Reverend Billy Graham urges North Carolina to vote against gay marriage


Evangelist Billy Graham preaches July 9, 2006 at Oriole Park at Camden Yards in Baltimore, Maryland. Graham has taken a stand in North Carolina against gay marriage.


Alex Wong

Billy Graham has urged North Carolina voters to ban gay marriage in the state's constitution, speaking out on the issue and planning to run full-page ads in 14 papers throughout the weekend, the Associated Press reported

"Watching the moral decline of our country causes me great concern," said the 93-year-old widely acclaimed evangelist. "I believe the home and marriage is the foundation of our society and must be protected."

North Carolinians will vote on the state's Marriage Amendment Act next Tuesday, which will decide whether or not to amend the state constitution to say that "Marriage between one man and one woman is the only domestic legal union that shall be valid or recognized in this State," according to CNN

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While North Carolina already bans same-sex marriages, Amendment One would effectively ban civil unions and domestic partnerships, as well as make it more difficult to legalize gay marriage in the future, CNN reported.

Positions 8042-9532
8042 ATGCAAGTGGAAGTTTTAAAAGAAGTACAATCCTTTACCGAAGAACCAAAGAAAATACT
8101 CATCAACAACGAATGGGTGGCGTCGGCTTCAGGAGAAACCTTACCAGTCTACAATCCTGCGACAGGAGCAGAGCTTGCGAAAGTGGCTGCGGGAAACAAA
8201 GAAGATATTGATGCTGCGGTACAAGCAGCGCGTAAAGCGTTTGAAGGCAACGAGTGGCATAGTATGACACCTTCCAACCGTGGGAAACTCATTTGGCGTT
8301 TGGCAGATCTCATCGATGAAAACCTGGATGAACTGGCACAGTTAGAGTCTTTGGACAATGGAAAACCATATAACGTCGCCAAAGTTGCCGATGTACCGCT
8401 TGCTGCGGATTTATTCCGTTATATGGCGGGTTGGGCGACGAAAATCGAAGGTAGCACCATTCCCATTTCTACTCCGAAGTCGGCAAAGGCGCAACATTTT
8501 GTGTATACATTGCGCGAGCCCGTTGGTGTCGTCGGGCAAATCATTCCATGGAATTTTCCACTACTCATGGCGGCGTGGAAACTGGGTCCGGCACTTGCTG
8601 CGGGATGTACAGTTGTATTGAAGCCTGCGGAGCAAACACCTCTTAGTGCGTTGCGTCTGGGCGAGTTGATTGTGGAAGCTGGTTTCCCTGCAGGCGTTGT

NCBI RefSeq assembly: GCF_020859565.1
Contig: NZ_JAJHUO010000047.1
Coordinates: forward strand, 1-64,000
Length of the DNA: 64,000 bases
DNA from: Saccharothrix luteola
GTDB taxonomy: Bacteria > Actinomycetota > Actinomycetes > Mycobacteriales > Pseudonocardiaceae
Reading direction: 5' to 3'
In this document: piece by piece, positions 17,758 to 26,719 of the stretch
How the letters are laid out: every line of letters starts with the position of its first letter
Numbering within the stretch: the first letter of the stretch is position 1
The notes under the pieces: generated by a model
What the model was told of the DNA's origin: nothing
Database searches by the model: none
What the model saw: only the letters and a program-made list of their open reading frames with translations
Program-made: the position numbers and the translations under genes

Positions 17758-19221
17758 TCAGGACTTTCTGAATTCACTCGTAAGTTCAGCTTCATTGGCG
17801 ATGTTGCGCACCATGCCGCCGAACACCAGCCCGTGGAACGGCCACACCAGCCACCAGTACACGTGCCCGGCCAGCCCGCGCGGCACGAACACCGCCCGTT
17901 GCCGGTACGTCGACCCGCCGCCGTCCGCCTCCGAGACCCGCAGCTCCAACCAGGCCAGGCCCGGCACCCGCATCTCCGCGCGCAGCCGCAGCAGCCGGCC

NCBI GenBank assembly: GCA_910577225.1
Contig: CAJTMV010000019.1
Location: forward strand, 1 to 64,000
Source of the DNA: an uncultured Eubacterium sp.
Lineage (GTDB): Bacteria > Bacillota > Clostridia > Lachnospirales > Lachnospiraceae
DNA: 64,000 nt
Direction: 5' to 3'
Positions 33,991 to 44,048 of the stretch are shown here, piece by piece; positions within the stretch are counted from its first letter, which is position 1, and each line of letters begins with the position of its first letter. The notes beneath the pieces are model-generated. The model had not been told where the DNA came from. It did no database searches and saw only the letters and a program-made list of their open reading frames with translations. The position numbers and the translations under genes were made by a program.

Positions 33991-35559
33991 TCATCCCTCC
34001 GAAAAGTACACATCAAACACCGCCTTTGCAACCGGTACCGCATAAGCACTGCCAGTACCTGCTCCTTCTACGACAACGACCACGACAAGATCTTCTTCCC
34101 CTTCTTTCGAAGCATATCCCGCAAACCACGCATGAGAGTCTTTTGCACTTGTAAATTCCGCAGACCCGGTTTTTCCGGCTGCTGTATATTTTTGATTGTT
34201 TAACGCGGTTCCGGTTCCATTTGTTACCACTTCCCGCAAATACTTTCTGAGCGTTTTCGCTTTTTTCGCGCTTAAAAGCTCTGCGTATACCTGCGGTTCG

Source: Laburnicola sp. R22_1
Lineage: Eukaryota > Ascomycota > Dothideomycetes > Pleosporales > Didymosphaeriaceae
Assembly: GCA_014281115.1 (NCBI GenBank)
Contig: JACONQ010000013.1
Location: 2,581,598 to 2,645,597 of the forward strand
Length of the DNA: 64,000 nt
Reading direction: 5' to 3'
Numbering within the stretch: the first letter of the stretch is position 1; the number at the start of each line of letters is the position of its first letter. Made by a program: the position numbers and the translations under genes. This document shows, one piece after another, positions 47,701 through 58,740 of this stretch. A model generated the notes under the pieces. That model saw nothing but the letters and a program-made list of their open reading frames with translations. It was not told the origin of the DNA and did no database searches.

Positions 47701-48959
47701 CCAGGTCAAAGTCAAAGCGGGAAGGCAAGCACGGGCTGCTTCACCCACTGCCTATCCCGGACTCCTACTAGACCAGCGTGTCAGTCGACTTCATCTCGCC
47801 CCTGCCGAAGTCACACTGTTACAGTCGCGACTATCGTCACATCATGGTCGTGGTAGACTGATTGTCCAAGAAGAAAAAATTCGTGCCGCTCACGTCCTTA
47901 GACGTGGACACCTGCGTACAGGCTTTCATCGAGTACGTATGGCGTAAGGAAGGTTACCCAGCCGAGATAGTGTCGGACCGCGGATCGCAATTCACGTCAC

Graham, who lives near Asheville, N.C., has a history of working with presidents and politicians on either side of the aisle, and is "known for remaining largely on the sidelines on political issues, at least compared to the likes of Jerry Falwell," the Advocate reported. "But not this time." 

"At 93, I never thought we would have to debate the definition of marriage," Graham's full-page advertisement reads. "The Bible is clear — God's definition of marriage is between a man and a woman. I want to urge my fellow North Carolinians to vote for the marriage amendment act on Tuesday, May 8. God bless you as you vote." 

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William Martin, the author of a biography of Graham titled "A Prophet With Honor," told the AP that the evangelist's move to mobilize voters on the issue of homosexual marriage was unprecedented, and that he could not recall a time that the Reverend had taken such a political step. 

"I am somewhat surprised that he would take that strong a stand," said Martin, a professor emeritus of religion and public policy at Rice University. "In the past, I have heard him say with respect to homosexuality, there are greater sins." 

Although Reverend Graham's last crusade was in 2005, he still strongly exerts his influence in the US: In April 2010, President Barack Obama met with Graham, continuing the evangelist's tradition that started with Dwight Eisenhower of counseling American presidents, according to the AP. 

The most recent polls show show Amendment One supporters winning North Carolina's votes, the Advocate reported. 

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